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South Africa Pushes for Month Delay in Zimbabwean Vote

Zimbabwe's President Robert Mugabe
Zimbabwe's President Robert Mugabe, who has been in power since 1980, on June 13 set the election date for July 31, which Tsvangirai said was “unlawful and unconstitutional.” Photographer: Jekesai Njikizana/AFP via Getty Images

South Africa wants Zimbabwe to postpone elections by at least a month from July 31 to allow time for the government to implement “basic reforms” to ensure free and fair elections, a senior official said.

The Southern African Development Community, which brokered an agreement that led to a coalition government after disputed elections five years ago, has asked authorities to apply to the Constitutional Court to defer the vote.

The regional group is “hoping the court will be sensitive to the process of the resolution of some of the tensions in the build-up to elections,” Lindiwe Zulu, an adviser to South African President Jacob Zuma and a member of SADC’s facilitation team for the elections, said in an interview in Johannesburg today.

The Zimbabwe African National Union-Patriotic Front, led by President Robert Mugabe, 89, has shared power with Prime Minister Morgan Tsvangirai’s Movement for Democratic Party, since a 2008 election that international observers said was marred by violence and irregularities.

Mugabe, who has been in power since 1980, on June 13 set the election date for July 31, which Tsvangirai said was “unlawful and unconstitutional.”

The Constitutional Court is considering at least six applications challenging the election date. The court on June 26 postponed a hearing indefinitely over whether to defer the vote.

Economy Rebounds

“We would hope the court would approve the extension for at least a month because a lot of the new reforms are mentioned in the new constitution,” Zulu said. “Considering that elections are around the corner there must be enough time to implement at least the basic reforms to prevent a repeat of 2008.”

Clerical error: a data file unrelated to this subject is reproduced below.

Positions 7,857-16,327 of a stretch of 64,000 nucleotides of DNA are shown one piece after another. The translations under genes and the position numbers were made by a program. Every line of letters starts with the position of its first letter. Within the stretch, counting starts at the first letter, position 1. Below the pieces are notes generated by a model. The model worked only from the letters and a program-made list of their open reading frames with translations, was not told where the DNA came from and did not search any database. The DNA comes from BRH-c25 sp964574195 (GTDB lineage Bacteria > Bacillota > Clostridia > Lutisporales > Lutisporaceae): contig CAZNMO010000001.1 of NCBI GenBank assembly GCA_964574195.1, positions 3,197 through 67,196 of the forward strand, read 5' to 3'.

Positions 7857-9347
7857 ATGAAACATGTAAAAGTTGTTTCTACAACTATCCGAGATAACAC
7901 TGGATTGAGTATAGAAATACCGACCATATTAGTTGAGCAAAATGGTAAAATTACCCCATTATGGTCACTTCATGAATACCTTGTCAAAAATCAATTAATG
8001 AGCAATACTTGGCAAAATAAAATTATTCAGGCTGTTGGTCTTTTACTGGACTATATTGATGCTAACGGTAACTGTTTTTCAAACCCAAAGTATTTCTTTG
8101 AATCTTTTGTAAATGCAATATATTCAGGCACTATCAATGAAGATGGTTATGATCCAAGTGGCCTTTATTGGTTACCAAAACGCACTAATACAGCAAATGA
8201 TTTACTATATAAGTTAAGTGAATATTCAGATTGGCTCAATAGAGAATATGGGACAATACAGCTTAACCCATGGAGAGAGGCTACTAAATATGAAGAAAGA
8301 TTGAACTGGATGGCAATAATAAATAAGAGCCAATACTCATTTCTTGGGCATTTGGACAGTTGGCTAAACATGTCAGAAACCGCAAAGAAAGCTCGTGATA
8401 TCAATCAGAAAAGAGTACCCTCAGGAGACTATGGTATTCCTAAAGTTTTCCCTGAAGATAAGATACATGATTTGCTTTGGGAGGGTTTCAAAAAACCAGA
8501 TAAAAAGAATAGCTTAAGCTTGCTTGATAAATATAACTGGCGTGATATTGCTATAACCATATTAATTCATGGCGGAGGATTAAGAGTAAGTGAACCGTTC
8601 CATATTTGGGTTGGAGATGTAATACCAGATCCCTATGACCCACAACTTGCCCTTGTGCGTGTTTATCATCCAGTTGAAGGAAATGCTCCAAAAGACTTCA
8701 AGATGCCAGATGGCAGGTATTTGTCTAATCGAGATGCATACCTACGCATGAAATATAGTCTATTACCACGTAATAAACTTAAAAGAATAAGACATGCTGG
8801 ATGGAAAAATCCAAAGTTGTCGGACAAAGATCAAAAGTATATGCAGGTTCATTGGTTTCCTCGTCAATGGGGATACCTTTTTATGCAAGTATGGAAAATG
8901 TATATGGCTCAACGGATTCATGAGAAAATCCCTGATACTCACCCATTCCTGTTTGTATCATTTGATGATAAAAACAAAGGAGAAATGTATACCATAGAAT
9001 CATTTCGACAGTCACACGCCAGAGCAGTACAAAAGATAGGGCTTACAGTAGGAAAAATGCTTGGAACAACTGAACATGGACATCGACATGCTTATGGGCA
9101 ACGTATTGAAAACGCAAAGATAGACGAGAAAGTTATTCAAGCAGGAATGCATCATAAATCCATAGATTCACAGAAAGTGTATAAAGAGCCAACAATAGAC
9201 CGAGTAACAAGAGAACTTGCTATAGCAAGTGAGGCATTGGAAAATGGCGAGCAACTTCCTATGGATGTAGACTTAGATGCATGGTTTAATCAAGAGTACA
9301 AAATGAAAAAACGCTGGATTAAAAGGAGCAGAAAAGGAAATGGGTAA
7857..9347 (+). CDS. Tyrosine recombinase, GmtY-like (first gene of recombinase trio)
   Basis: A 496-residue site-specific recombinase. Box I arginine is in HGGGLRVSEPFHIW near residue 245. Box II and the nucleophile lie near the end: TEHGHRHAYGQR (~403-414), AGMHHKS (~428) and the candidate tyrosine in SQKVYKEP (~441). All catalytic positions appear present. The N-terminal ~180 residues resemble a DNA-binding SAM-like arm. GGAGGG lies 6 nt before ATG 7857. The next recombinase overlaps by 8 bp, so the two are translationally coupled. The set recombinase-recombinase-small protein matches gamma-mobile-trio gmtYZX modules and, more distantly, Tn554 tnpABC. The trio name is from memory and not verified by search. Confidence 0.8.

Zimbabwe’s economy has rebounded from a decade-long recession since the coalition government took office. The local currency, which fueled hyperinflation, was abandoned, easing food and fuel shortages. The economy is forecast to expand about 5 percent this year, according to the government.

Still, Mugabe’s push to force companies such as Anglo American Platinum Ltd. to sell stakes to black Zimbabweans is curbing investment in a country that holds the world’s second-biggest platinum reserves.

Tsvangirai pulled out of a 2008 presidential run-off after saying his followers were being attacked and killed by Mugabe’s supporters. He garnered the most votes in the first round.

“Some of the reforms needed before elections can take place are a conducive environment for electioneering,” Zulu said. “There must be free political activity where there’s no intimidation and violence. All political parties even beyond the three who are party to the global political agreement must have the freedom to run in the elections without any harassment.”

Observers from SADC and the African Union must be deployed to the country at least a month before the vote instead of the standard two weeks, she said.

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